As most reading this know, Measure O would increase the sales tax in Davis by one-half cent from 8 percent to 8.5 percent for the next six years. As the authors note, “This modest increase in our sales tax rate will go into the city’s general fund to help pay for essential community needs that will be far more costly if further delayed.”
While the authors write, “These include repair of roads, sidewalks, bike paths and street lights; parks and landscaping projects; and water conservation projects,” most of the sales tax will go to cover increased pension and health care costs to employees, and most of the infrastructure needs would have to be covered with a separate parcel tax.
Whether that parcel tax even occurs is dependent on how the sales tax measure performs. Lucas Frerichs, during the long-range calendar discussion, suggested that the decision to put a parcel tax on the ballot has not been made yet.
The authors continue, “Revenue from this modest increase will provide a crucial $3.6 million per year toward our current $5.1 million structural budget deficit. Even with the passage of this increase, the 2014-15-budget plan now being drafted includes an additional $1.2 million in budget reductions, with likely further cuts yet to be determined.”
However, the city did lay out a potential cut list if Measure O passes and a larger one if Measure O does not pass.
As the authors note, “Without Measure O’s approval, much more severe cuts will be unavoidable. Basic services (including police, fire, parks and recreation) will suffer very severe reductions of up to 12.5 percent across the board, or 25 percent if public safety programs are left intact. There is no question that Davis will become a less safe and less pleasant place to live if Measure O fails to pass.”
The city council has been criticized in recent years for failing to deal with the structural deficits. Indeed, a key factor in the article, “How We Got Here,” was the council’s reluctance to take an aggressive approach, both before the economic collapse and after.
Nevertheless, as our analysis last week noted, since 2010, the city council has gotten more serious.
The authors note, “The current City Council recently restructured all employee labor contracts for major cost savings and long-term fiscal sustainability. City employees are paying significantly more toward their retirement. The savings from the restructured contracts will amount to approximately $7 million over their duration.”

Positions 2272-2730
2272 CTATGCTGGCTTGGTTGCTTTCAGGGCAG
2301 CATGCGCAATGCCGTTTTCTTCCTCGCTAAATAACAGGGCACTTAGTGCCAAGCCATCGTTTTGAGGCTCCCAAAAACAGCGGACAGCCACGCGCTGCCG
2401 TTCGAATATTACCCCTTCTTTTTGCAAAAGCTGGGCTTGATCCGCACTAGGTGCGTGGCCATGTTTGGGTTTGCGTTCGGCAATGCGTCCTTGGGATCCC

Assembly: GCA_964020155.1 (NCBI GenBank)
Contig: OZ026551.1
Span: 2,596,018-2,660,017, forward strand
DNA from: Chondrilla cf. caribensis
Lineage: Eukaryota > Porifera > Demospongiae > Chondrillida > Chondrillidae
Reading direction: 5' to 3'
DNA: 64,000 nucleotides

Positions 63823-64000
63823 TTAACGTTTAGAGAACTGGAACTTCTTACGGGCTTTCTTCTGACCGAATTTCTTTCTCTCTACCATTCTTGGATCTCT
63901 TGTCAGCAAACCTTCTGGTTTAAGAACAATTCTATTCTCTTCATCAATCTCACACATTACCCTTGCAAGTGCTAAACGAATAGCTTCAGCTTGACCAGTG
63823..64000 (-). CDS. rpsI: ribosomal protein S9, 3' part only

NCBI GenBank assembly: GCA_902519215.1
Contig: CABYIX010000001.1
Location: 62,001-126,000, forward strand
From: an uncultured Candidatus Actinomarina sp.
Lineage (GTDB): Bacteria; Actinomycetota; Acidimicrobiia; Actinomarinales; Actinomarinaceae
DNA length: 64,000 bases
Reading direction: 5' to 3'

They continue, “The city of Davis also has reduced its workforce by 22 percent, or 103 full-time employees — going from a high of 464 employees in 2008 down to 361 in 2014 — to help address the city’s serious fiscal problems.”
They add, “The cuts made by the City Council over the past several years total approximately $11 million in savings and have brought our spending much more in line with our revenues. But the longer the city defers major road repairs, parks maintenance and water conservation projects, these essential activities will become much more costly in the future.”
What concerns me in this argument is the following: (1) as the council candidates acknowledged last week, while city employees are fewer in number and are picking up more of their costs, the costs to employ those employees has gone up to provide them with similar levels of benefits; (2) Measure O really does not deal with major road repairs or parks maintenance – it allows the city to pay for the increased costs of providing those benefits to the employees.
This issue is not really addressed to the public and it will be detrimental if the city moves toward a parcel tax.
The other side of the coin is the economic development plan.
“We recognize that increased sales taxes are only a temporary (yet necessary) solution,” they write. “The City Council and the city are focused on generating new revenue from new sources. As a longer-term solution to the city’s current challenges, Davis is aggressively moving forward with economic development to generate additional revenue.”